Chris Parker (Royal Marsden Hospital) presented the Alpharadin ALSYMPCA trial data as a late breaking abstract in the presidential session at ECCO ESMO 2011. He also conducted a media briefing that I was fortunate to video.

You can watch this below. In it he explains how radium-223 choloride works and why he (and others) believe this may change the standard of care for prostate cancer patients with bone metastases. It is well worth watching!


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One piece of hot news at the 2011 European Multidisciplinary Cancer Congress (twitter #EMCC2011) taking place in Stockholm this weekend is the data on radium-223 chloride (Alpharadin) in metastatic castration resistant prostate cancer. The phase 3 ALSYMPCA trial results were presented in yesterday’s presidential symposia by Dr Chris Parker, Consultant Clinical Oncologist at The Royal Marsden Hospital.


The Scandinavian location for the presentation could not have been better, given that Alpharadin was developed by the Norwegian company Algeta. Bayer Schering Pharma AG have the worldwide commercial rights, but Algeta maintains a co-promotion option in the United States.

I first picked up on Alpharadin in a presentation given at the American Urological Association (AUA) annual meeting by Oliver Sartor (Tulane) earlier this year when he reviewed new prostate cancer products in development.

Algeta-Radium-223-Chloride-ASCO 2011-Abstract-4620At the ASCO 2011 meeting in Chicago there was a poster on the Alpharadin Phase 2 trial data (see the figure on the right) that caught my attention given that it showed an overall survival (OS) advantage.  This news was, however, largely drowned by the interest in cabozantinib (XL184).

The result is that Alpharadin has to many come out of left field. It is a promising compound for the treatment of prostate cancer that will provide new treatment options for patients with metastatic disease. In particular, use in combination with other therapies such as abiraterone acetate (Zytiga) may prolong survival to a greater extent than either does individually.

Currently, radium-223 chloride (Alpharadin) is only in investigational use and is not approved in Europe or the United States. It is, however, on the fast track towards FDA approval in 2012.

ALSYMPCA phase 3 prostate cancer data presentation ESMO ECCO 2011What makes Alpharadin exciting as a new treatment option for castration resistant prostate cancer (CRPC) is that the ALSYMPCA trial data shows that it not only provides a significant median overall survival (OS) benefit of 2.8 months compared to placebo (14 months versus 11.2 months, p=0.00185, HR 0.695), but significantly delays the time to first skeletal event by 5.2 months (13.6 months versus 8.4 months, p=0.00046, HR 0.610).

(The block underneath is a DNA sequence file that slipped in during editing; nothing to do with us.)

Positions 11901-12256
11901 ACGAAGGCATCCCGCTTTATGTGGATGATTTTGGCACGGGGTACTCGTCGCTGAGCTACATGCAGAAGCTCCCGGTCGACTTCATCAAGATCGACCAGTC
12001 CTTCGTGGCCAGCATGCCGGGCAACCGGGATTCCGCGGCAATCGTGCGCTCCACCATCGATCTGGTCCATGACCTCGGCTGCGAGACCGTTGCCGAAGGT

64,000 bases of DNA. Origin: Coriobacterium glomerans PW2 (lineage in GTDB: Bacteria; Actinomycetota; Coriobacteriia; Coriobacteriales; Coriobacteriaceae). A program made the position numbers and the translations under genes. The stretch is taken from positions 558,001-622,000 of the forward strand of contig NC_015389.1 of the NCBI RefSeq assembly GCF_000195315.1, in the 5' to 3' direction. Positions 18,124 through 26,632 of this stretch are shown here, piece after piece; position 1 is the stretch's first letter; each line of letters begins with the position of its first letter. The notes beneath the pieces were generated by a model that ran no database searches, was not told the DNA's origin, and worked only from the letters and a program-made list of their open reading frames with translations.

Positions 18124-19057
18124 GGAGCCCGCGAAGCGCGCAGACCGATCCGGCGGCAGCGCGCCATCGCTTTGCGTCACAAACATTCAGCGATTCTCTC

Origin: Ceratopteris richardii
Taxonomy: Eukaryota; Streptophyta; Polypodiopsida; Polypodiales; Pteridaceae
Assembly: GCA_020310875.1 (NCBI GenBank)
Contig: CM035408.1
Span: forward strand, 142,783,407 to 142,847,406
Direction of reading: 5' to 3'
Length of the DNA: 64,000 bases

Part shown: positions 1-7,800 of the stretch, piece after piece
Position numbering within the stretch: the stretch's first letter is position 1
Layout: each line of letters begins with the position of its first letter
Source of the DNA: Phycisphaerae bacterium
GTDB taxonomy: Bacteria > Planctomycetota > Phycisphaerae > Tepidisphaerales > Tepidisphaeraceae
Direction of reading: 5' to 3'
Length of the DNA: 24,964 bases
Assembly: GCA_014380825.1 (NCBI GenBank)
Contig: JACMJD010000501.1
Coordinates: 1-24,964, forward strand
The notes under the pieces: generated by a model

The overal survival (OS) benefit seen in the ALYSMPCA phase 3 trial is comparable to other approved agents in the post-docetaxel setting for CRPC. However, where it is unique is in the additional effect it has on skeletal related events (SRE), a common occurrence in metastatic prostate cancer.  Bone metastases are painful and have a significant impact on quality of life.

Other compounds that target the bone microenviroment such as denosumab (Xgeva), provide a delay in the time to first skeletal event in prostate cancer patients but to-date have not been shown to confer an overall survival advantage. This means that Alphardin is the first bone targeted agent to confer both an overall survival and a delay in time to first skeletal event.

After Dr Parker’s presentation of the ALSYMPCA phase 3 trial data yesterday here in Stockholm,  Professor Wim Oyen of the Department of Nuclear Medicine in Nijmegen discussed the data.

What he noted was the high tolerability of Ra-223 chloride (Alpharadin) as compared to other radiopharmaceuticals for treatment of patients with bone metastases.  He discussed how the emission of alpha particles allows for a short range effect (a few cell diameters) that is very localized, but with a large biological effect.

Oyen highlighted the “opportunity for improving patient outcome by adding Ra-223 in regimens of combination therapy,” something that Dr Parker speculated about in his media briefing.

Professor Oyen also saw “an opportunity for improving patient outcome by using Ra-223 in an adjuvant setting.”  His conclusion based on the phase 3 ALSYMPCA trial data presented was that radium-223 chloride (Alpharadin) is an “effective, very well tolerated and convenient treatment modality.


Dr Parker mentioned to me, while waiting for a train back to Stockholm, that the ALSYMPCA trial data he presented had not yet been submitted for publication. He said he would be disappointed if it did not appear in the New England Journal of Medicine. Given that it is groundbreaking and “practice changing,” I would be surprised if it is not published in the NEJM in due course.

I am sure that we will be hearing more about radium-223 chloride (Alpharadin) in the forthcoming months, especially now it is on fast track to FDA approval in 2012.

Although not a cure for prostate cancer, the ALSYMPCA trial data presented here in Stockholm is further good news for patients, and will provide a potential new treatment option for urologists and oncologists.